Kelseyville man arrested, suspected of starting Oak fire in Lake County

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Cal Fire arrested a Kelseyville man suspected of starting a 53-acre vegetation fire Saturday that burned in Lake County and prompted evacuations.

Jody Buck Hickey, 39, remained in custody Tuesday in the Lake County Jail, following his arrest on Saturday. Cal Fire identified the cause of the Oak fire to be “equipment use,” and officials said Hickey ignited the blaze by welding and grinding in dry grass — reckless behavior.

The Oak fire started about 2 p.m. near Live Oak Drive in Kelseyville. About 300 people were evacuated and Highway 29 was closed for several hours. The Lake County Sheriff’s Office lifted evacuation orders about three hours later and all roads were reopened by 10 p.m. The fire was fully contained Sunday morning.

The blaze destroyed one building, but no residences, Cal Fire spokesman Bruce Lang said. There were no injuries.

The man’s arrest showed the level of seriousness officials have regarding heeding their annual, repeated warnings not to use power equipment during the heat of the day in fire season.

Annually lawn mowers and tools spark fires while being used on a hot, dry afternoon, including just over one year ago when a Potter Valley rancher using a metal hammer to drive a large metal stake into a yellow jacket nest in dry grass sparked the Ranch fire. The conflagration became the state’s largest wildfire, burning more than 641 square miles, starting in Mendocino County and blasting through Lake County. There were two deaths and almost 300 structures destroyed or damaged.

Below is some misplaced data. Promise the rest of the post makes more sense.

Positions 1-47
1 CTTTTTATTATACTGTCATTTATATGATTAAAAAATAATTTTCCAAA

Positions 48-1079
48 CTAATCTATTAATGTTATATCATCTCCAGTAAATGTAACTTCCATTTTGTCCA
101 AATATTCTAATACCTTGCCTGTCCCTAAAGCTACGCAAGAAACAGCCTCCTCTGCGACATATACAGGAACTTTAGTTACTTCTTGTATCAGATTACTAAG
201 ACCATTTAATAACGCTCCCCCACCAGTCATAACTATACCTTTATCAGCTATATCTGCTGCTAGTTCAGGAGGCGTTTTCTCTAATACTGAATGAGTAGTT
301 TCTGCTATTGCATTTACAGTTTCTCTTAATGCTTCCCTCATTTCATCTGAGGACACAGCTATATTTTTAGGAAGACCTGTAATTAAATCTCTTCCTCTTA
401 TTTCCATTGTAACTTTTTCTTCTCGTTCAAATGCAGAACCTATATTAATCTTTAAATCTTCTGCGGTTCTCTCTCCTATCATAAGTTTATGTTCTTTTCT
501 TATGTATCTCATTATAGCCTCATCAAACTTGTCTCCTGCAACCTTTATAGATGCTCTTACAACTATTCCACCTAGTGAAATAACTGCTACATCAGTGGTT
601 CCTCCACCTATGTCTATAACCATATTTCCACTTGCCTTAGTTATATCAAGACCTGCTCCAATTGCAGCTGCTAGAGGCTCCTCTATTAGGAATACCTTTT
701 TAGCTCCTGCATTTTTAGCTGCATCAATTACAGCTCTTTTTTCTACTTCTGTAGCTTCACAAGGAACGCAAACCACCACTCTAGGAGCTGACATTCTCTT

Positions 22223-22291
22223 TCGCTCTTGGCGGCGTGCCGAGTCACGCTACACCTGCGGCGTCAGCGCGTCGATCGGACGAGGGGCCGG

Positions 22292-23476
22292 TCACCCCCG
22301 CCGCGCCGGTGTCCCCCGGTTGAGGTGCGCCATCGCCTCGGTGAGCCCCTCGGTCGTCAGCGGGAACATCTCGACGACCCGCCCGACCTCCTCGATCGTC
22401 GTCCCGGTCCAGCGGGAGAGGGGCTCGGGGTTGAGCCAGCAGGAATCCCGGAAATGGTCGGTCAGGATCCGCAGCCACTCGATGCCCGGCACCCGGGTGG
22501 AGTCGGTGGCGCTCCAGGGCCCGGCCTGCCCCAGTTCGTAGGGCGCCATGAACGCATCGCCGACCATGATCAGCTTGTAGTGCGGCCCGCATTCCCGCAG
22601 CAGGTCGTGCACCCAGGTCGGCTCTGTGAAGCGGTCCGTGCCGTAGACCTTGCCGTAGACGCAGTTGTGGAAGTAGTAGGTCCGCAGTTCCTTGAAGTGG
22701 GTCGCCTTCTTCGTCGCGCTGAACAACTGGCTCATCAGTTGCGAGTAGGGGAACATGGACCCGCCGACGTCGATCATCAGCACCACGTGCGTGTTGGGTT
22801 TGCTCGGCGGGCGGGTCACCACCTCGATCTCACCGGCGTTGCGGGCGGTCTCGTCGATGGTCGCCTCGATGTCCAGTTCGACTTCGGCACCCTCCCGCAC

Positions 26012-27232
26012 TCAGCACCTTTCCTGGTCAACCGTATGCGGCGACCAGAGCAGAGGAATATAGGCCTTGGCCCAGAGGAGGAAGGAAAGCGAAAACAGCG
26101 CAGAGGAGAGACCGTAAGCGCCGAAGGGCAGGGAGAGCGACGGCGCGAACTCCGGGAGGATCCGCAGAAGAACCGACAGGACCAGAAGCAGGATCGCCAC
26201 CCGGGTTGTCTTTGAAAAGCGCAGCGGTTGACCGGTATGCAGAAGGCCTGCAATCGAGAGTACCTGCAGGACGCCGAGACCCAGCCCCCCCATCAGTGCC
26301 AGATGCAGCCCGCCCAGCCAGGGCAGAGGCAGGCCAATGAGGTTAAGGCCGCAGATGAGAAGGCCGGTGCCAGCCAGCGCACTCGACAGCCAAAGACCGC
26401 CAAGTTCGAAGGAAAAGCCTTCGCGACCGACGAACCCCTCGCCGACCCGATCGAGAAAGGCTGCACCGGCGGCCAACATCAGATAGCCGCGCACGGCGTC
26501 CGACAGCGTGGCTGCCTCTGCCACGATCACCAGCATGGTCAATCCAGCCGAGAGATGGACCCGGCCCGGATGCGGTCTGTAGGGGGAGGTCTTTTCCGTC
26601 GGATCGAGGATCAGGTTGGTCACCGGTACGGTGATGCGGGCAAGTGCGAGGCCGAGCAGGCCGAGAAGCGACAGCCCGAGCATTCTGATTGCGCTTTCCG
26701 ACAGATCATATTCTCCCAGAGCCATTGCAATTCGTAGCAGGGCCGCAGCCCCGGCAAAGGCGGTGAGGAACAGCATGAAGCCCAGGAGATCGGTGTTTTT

Hickey, working on a hot day in dry grass with power tools, was considered reckless by Cal Fire, leading to a fire and his arrest on the suspected felony charge.

“If he was doing that prior to 10 a.m., the humidity would be higher and temperature lower, which is all beneficial to preventing the fire. Also he had no water source or hand tools or anything nearby” to try and put out a small fire if one accidentally started, Lang said.

And while some property owners or workers may not pay attention to fire safety warnings, many residents are paying attention and they’re reporting inappropriate behavior, such as afternoon mowing in fire season.

“People are watching,” said Lang.

Staff Writer Randi Rossmann contributed to this report.

Editor's note: An earlier version of this story contained misinformation provided by Cal Fire that the suspect could have avoided arrest if he had done his welding work earlier in the day and taken some precautions.

You can reach Staff Writer Chantelle Lee at 707-521-5337 or On Twitter @ChantelleHLee.

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